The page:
UND student wants to reform how we inspect sewers…with drones

Elena Parrello, a fifth year senior studying unmanned aircraft engineering at University of North Dakota, is determined that there is a better way to inspect sewers. Rather than sending people into the sewage system, she’s designing a drone that would be able to fly through tunnels by being programmed with underground municipal maps, and use high-quality cameras to take photos and video.

The idea came from watching “way too much TV,” 22-year-old Parrello says. She was watching Dirty Jobs on her couch when the idea for using drones hit her like the pungent waft from the tunnels themselves.

“I thought, there’s got to be better way than people crawling around in these tunnels,” she said.  “Then I thought — unmanned aircraft.”

It wasn’t until two years later, however, that she brought up her ideas with the head of unmanned aircraft program in Clifford.

“That got the ball rolling,” she said. From there she applied and was accepted to the Innovate ND program, and started building a prototype. Her company is called, fittingly, Sunshine Industrial Inc.

She also began working with Miguel Danielson of Danielson Legal LLC to get a provisional patent on her work. He told her about the student competition at this year’s Drone Focus Conference. Parrello took the stage on June 1 and shared her idea with an audience that included the director of NASA’s airspace operations and safety program, and managing director of major drone company SenseFly.

How it works

Parrello plans to use the municipal maps that already exist for the sewage system to program drones to navigate the complex underground tunnels.

“We can scan [the maps] into the data base, and then use desktop software in order to choose a specific area of tunnels to inspect,” she said. “Those flight tunnels get downloaded into a crypt — a flight program downloaded into a jump drive.”

That jump drive would then be plugged into the drone, which could then read the map and head out on its autonomous journey through the sewers, taking high-quality 360 degree video footage along the way. Such footage would be just as good inspection by human eye, if not better than, Parrello said.

“Right now if we use better cameras, or infrared, we could even see more than we could with the human eye,” she said. “All you’d need to do is zoom in.”

Currently Parrello is using a standard quad-copter to do the job, equipping it with the necessary components. Because GPS systems don’t work underground, the drone requires over eight sensors in order to fly through the tunnels without hitting the walls.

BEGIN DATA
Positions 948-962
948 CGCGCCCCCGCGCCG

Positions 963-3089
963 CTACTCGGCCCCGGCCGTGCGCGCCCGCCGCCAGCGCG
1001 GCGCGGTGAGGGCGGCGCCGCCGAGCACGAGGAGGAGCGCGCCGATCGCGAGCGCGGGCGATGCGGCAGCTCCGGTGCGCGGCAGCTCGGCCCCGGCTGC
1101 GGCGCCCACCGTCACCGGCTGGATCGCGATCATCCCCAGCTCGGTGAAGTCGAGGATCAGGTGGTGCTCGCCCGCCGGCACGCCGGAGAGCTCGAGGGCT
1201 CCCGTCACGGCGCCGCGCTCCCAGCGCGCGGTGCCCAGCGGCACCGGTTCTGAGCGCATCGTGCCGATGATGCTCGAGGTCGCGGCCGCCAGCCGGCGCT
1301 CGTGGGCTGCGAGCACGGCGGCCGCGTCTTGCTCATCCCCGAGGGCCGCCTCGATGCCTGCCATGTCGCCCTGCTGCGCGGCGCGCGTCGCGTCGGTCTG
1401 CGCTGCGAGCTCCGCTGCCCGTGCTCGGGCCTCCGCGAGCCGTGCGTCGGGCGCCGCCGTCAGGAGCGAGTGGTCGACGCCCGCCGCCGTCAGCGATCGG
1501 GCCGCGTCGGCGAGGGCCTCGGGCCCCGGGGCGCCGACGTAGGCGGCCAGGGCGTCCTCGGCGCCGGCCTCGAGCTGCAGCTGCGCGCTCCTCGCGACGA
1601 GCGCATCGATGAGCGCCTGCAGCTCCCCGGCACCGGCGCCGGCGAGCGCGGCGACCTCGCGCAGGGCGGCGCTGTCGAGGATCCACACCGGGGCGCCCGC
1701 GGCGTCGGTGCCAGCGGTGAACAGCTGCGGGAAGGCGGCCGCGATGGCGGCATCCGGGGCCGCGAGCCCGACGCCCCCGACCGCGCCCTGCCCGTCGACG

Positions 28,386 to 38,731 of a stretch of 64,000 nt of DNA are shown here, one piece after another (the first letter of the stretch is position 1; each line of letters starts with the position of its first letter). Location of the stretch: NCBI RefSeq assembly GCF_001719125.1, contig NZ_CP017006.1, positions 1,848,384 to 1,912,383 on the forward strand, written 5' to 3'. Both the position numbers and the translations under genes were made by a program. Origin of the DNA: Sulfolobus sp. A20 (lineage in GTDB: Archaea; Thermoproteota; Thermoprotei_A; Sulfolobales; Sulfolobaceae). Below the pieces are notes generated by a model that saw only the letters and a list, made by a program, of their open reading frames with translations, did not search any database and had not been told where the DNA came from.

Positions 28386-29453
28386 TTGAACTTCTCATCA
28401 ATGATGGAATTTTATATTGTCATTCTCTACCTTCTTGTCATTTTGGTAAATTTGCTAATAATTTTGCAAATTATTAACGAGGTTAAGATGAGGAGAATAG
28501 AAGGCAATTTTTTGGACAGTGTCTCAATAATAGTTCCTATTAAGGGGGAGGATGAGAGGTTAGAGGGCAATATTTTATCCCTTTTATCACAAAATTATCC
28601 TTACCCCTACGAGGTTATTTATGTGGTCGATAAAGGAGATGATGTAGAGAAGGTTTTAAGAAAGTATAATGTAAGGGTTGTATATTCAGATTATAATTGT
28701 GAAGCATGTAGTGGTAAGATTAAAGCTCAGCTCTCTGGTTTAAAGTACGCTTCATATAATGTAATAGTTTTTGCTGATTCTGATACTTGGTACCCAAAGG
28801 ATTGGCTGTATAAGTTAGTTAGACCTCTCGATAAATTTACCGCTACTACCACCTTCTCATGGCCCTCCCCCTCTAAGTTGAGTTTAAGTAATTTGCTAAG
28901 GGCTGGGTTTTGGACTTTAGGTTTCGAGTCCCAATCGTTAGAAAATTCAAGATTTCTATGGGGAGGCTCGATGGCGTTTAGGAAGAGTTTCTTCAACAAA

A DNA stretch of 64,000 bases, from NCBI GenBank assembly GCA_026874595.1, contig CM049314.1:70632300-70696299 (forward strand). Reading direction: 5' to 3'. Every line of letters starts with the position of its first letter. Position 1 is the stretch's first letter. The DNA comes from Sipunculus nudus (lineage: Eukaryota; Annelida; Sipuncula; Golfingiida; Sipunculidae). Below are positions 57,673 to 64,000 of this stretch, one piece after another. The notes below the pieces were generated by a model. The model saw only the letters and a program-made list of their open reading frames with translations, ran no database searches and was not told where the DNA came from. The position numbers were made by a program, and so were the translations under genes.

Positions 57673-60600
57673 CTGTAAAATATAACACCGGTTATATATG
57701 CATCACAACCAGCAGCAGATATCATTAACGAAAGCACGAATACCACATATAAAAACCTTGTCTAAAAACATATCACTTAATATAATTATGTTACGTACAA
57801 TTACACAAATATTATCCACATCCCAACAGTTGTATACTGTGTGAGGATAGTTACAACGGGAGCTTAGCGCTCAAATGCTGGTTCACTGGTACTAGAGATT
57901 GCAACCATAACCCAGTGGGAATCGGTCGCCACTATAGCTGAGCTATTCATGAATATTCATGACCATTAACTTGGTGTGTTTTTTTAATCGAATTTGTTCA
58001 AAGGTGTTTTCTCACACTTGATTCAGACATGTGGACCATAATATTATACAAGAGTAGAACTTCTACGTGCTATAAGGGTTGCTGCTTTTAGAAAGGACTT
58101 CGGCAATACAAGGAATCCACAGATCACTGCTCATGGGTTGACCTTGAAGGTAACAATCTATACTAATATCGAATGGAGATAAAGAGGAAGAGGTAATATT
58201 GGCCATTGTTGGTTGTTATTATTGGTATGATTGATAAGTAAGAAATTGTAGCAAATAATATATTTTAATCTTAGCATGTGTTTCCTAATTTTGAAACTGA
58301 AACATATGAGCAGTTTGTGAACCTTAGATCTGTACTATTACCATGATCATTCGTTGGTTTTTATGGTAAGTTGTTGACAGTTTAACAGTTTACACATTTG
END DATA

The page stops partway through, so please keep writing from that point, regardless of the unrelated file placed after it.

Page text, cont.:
In theory, Parrello said, she could put her hardware on any drone and use it that way; in the long run, a small sphere shaped drone would be the perfect sewer scrounger. And as technology gets smaller — and it’s only getting smaller, she said — the drones could be able to inspect things like 4 inch piping.

For now, however, she’s focused on having something to show by Christmas.

“By the end of this year I should have a full prototype or else I’m going to make a full prototype happen,” she said. “Hopefully by Christmas I can prove that it flies in tunnels.”

“I want to help people.”

Parrello’s interest in aerospace traces back to 8th grade, when a family friend took her and her mom up in an airplane. “He even let me fly for a bit,” she said.

This changed everything. Parrello, living in Larimore, North Dakota at the time, was immediately drawn to aerospace, and from there to the world of unmanned aircraft. She chose University of North Dakota because it was the only university in the country with a degree in unmanned aircraft, she said.

“There is always a disconnect between engineers and the operators,” she said. “I figured if I was both, I wouldn’t have that issue. I want to be an operator of UAS so I can become a better engineer of UAS.”

It was always her intent to use her skills to benefit people, she said. After seeing the dark passages of sewage systems, and meeting with sewer inspection directors, she sees a distinct need to reform the system.

“I want to help people,” she said. “It isn’t fun being in a small dark tunnel all day long. It’s sewage that you’re standing in. If I can, I want to keep those people above ground and healthy as long as possible.”

 

Catch Elena and hear her story on August 8, 2016, at 1 Million Cups Fargo. Join us at 9:15 AM at the Stage at Island Park.

Photo courtesy of Dan Francis Photography.

Marisa Jackels
Kilbourne Group